Romanian mayor pens ‘ode’ to Communist leader Nicolae Ceausescu on what would have been his 103rd birthday

A Romanian mayor has written a note in praise of former Communist leader Nicolae Ceausescu on what would have been his 103rd birthday.

In the text he thanked the late dictator for “building” the country and the economy during his 24-year rule and lamented what he said was the demise of Romania after 1989, echoing views shared by some ex-communists in Romania.

The late Communist leader and his wife Elena were executed by firing squad on Christmas Day 1989 after a hasty trial, but some elderly and poorer people as well as left-leaning politicians still yearn for the former leader and are nostalgic for communism more than 30 years since it collapsed.

Robert Ionut Paiusi, the mayor of the village of Stejari in Gorj county who is a member of the opposition Social Democratic Party, wrote a short essay in praise of Nicolae Ceausescu who was born on January 26, 1918, and posted it on Facebook.

“Today on your birthday, I want to thank you for the country you built and the economic power you left us,” the mayor wrote.

The post had more than 430 reactions and dozens of comments, in which people praised him for his „courage.” Commenters called Ceausescu a true patriot and one drew attention to Romania’s president, Klaus Iohannis, who’s an ethnic German and the head of the emergency services, Raed Arafat who’s a Palestinian.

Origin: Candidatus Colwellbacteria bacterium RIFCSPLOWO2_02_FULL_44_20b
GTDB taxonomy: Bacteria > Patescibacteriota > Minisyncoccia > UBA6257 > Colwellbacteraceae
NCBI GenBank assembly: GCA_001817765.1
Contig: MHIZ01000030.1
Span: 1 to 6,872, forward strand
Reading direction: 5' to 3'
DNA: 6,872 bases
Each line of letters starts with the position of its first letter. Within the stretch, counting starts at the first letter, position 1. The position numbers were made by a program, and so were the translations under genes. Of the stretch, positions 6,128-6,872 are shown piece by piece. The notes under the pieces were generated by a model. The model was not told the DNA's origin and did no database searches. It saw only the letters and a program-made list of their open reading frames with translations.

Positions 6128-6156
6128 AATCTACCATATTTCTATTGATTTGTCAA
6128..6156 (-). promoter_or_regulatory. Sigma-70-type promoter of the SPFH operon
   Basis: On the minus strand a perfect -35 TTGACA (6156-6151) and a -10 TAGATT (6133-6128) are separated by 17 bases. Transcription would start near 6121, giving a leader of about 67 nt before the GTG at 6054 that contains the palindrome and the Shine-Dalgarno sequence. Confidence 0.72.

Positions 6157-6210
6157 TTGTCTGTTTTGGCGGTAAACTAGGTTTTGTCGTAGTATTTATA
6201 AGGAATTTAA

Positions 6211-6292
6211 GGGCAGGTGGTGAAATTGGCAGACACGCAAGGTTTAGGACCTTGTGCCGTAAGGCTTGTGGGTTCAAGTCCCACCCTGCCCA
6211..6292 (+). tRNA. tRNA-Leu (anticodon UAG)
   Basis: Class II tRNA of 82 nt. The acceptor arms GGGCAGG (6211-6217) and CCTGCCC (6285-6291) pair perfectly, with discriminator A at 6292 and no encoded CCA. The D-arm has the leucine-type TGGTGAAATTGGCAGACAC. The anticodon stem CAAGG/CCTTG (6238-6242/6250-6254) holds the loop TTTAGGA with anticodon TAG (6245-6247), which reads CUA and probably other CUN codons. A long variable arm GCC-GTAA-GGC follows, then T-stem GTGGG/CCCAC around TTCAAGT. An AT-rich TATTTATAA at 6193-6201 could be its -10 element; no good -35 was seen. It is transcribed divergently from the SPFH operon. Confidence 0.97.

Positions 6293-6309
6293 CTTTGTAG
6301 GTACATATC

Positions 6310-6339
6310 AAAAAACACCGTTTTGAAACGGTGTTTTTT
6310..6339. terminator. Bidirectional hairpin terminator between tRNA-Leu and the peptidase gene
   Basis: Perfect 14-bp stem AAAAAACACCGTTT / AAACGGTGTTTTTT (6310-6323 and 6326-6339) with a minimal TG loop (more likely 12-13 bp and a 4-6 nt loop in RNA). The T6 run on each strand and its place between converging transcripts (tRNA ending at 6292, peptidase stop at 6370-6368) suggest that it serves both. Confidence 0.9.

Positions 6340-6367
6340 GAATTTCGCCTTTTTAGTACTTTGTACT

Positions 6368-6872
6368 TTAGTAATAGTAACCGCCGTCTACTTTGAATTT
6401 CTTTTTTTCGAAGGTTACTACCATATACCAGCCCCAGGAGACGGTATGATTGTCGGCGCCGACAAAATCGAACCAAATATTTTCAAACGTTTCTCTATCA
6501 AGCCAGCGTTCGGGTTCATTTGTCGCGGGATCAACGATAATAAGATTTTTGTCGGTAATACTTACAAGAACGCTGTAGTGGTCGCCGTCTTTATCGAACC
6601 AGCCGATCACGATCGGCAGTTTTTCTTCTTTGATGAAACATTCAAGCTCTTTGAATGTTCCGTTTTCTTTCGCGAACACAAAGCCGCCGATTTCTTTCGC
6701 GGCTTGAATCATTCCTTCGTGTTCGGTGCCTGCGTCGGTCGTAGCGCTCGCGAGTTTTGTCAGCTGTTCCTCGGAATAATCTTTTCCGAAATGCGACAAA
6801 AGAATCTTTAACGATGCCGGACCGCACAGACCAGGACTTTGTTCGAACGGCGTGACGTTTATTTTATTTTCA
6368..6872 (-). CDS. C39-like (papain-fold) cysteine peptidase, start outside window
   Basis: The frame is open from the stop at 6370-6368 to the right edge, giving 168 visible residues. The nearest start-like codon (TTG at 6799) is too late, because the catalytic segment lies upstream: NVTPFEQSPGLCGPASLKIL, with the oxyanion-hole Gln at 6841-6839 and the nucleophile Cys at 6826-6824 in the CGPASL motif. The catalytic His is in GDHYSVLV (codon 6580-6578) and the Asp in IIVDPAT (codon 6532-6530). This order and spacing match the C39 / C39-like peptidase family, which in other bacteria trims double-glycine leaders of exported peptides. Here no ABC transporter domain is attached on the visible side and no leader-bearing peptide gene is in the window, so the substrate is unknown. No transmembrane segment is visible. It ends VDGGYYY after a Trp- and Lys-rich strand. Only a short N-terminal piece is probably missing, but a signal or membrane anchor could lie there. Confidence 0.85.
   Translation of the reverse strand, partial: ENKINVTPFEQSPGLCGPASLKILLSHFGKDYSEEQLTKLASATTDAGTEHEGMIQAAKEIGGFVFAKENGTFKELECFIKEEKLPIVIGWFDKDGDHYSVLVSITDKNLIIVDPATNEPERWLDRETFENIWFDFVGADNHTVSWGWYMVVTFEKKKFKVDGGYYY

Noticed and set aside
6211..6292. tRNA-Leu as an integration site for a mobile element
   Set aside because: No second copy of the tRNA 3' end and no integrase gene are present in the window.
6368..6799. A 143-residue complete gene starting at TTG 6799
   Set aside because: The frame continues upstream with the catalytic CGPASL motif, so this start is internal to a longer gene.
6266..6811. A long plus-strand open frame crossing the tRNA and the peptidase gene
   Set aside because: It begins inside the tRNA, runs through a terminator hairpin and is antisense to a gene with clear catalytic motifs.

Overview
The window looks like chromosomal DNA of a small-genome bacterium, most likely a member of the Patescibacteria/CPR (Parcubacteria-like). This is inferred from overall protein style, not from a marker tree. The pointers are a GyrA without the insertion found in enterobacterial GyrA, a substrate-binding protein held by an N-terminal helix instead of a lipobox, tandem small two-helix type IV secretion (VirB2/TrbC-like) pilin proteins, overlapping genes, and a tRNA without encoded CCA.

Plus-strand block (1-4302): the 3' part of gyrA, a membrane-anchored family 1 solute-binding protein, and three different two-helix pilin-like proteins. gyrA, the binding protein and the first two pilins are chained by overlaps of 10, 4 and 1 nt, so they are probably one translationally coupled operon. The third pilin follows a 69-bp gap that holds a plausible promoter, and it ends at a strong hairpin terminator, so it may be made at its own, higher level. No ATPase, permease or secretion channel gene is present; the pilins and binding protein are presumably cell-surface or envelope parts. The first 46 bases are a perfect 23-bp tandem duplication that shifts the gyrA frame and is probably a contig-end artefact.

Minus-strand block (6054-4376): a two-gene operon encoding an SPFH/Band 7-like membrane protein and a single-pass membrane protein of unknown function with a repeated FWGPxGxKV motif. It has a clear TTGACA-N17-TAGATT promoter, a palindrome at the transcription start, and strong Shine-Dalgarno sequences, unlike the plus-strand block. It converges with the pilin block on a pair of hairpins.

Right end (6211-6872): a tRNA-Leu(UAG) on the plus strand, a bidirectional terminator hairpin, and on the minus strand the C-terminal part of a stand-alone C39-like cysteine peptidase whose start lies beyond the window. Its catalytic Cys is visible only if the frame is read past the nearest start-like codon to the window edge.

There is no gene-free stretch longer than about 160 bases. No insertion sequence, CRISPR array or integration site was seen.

One wrote: „What Ceausescu did, nobody will do in the next 100 years. For 30 years, Romania has one foot in the grave, year after year, and no change. A few things here and there but it’s just a mirage for the naive. It’s hard…. „

The former leader paid off Romania’s foreign debt, but the cost was so great that Romanians were subject to harsh deprivations, such as a lack of heating and hot water in their homes, power cuts, while food was heavily rationed, and Romanians weren’t allowed to possess hard currency.

The communist dictatorship meant few rights for Romanians. The repressive Securitate secret police kept tabs on Romanians and stifled dissent and free speech. Romanians had to ask permission to travel abroad (they rarely got it) and even had to register typewriters with the state. They had to report any conversations with foreigners.

However, the mayor ignored those aspects, and said: “It’s a shame that the fools that came after you sold us like Easter lambs and sold themselves cheaper than prostitutes, and not even luxury ones, but the cheapest ones. The country is a shadow of the way you left it.”

After communism ended, state enterprises were sold off, mainly by the successor to the Communist Party, now called the Social Democratic Party. Many of the sales were tainted by corruption.

The mayor ended his essay by saying: “I  don’t know whether the final words of the comrade will come true “history will show me to have been right’ because we no longer have schools, we no longer have historians… or leaders we love the country and its people.” He posted a picture of Nicolae Ceausescu next to his text.

Mr Ionut is under investigation for tax evasion related to work carried out by five companies from 2012 to 2013 which were not registered with tax authorities,  the Gorj police department said.


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